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Adhesion improvement of thermoplastic isotropically conductive adhesive

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3 Author(s)
S. Liong ; Sch. of Mater. Sci. & Eng., Georgia Inst. of Technol., Atlanta, GA, USA ; C. P. Wong ; W. F. Burgoyne

Generally, isotropically conductive adhesive formulations include epoxy resin as the polymeric matrix. Although epoxy has superior adhesion capability, its drawbacks include the tendency to absorb moisture and lack of reworkability (thermosetting polymer). In this study, a thermoplastic polymer with low moisture absorption (0.279wt%), called polyarylene ether (PAE2), is used in isotropically conductive adhesive (ICA) formulation. Previous research work by Lu et. al. (1999) showed that the moisture absorbed into epoxy caused galvanic corrosion, which results in the formation of metal oxide. By using a polymer with low moisture absorption, the amount of water present in ICA will be small, and the corrosion rate and formation of metal oxide can be reduced. However, previous measurements of contact resistance stability of PAE2-based ICA showed that they are not stable on all surface finishes. It was determined that for thermoplastic-based ICA, poor adhesion was the main mechanism for unstable contact resistance. Two methods of adhesion improvement are evaluated in this work. The first is to use coupling agents and the second is to blend the thermoplastic with epoxy. Both methods showed promise in improving the contact resistance stability of polyarylene ether based ICA.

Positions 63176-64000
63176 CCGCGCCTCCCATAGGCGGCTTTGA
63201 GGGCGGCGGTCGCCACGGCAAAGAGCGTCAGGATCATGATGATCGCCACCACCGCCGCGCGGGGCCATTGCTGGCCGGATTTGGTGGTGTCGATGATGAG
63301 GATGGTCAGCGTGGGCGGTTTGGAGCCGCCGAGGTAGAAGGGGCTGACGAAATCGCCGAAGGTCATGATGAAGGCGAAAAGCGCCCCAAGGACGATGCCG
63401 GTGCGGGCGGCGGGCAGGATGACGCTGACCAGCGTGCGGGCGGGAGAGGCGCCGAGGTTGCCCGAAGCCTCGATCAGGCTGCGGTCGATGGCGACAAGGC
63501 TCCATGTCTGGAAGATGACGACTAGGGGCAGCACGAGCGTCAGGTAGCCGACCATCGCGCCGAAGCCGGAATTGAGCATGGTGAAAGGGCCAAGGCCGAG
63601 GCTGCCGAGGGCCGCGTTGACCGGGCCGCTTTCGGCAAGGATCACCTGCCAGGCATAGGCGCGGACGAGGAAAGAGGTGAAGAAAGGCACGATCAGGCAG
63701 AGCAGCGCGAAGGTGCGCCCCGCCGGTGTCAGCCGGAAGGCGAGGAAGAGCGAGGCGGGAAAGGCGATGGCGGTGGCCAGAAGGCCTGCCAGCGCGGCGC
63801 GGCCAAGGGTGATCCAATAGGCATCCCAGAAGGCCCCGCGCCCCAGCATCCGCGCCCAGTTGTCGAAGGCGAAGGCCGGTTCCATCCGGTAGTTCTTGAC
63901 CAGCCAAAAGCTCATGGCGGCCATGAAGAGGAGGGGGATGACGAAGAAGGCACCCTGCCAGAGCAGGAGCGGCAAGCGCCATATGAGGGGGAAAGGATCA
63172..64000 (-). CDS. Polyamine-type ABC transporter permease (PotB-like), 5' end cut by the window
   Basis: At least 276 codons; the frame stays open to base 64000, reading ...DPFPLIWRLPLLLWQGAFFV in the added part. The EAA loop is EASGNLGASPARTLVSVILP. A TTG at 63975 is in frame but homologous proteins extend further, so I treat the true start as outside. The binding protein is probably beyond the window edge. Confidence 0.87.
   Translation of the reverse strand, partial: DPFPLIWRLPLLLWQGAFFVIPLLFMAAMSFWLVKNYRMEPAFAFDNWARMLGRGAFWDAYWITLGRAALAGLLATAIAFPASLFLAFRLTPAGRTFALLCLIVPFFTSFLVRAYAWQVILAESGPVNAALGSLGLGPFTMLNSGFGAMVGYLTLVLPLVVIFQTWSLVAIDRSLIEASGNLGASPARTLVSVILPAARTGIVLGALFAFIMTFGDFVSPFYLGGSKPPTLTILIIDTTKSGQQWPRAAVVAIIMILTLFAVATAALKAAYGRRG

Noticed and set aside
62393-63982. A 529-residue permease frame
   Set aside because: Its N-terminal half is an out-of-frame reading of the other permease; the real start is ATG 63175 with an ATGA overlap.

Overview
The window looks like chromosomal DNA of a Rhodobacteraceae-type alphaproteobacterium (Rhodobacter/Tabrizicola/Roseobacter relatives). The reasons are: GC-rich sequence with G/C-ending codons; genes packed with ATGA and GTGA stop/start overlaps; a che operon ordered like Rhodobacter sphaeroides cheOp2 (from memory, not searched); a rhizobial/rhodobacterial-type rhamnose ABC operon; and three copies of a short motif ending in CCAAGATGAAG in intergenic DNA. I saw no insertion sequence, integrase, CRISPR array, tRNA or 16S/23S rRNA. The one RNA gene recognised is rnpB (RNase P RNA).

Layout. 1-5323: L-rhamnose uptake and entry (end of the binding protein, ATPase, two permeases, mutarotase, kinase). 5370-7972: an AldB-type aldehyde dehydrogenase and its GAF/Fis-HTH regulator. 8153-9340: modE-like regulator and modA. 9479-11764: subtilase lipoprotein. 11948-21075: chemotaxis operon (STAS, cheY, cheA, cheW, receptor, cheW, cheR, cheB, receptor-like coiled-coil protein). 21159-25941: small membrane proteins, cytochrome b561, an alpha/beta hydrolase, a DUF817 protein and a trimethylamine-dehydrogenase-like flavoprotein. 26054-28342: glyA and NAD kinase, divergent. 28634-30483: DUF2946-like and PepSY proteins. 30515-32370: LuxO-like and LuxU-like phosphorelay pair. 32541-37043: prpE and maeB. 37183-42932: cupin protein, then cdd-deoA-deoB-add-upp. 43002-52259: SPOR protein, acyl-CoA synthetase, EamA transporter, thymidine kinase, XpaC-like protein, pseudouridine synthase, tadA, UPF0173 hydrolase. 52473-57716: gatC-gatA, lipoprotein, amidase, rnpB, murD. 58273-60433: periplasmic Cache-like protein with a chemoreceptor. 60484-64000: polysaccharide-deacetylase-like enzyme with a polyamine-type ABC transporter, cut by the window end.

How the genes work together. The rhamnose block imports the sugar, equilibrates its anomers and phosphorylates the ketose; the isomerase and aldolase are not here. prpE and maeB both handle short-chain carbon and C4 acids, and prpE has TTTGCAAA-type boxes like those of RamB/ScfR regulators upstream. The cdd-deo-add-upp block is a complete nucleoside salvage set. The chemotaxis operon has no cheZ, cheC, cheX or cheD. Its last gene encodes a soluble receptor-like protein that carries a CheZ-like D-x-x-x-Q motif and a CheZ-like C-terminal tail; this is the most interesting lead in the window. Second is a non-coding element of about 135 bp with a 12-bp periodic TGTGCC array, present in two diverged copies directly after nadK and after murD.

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Electronic Components and Technology Conference, 2002. Proceedings. 52nd

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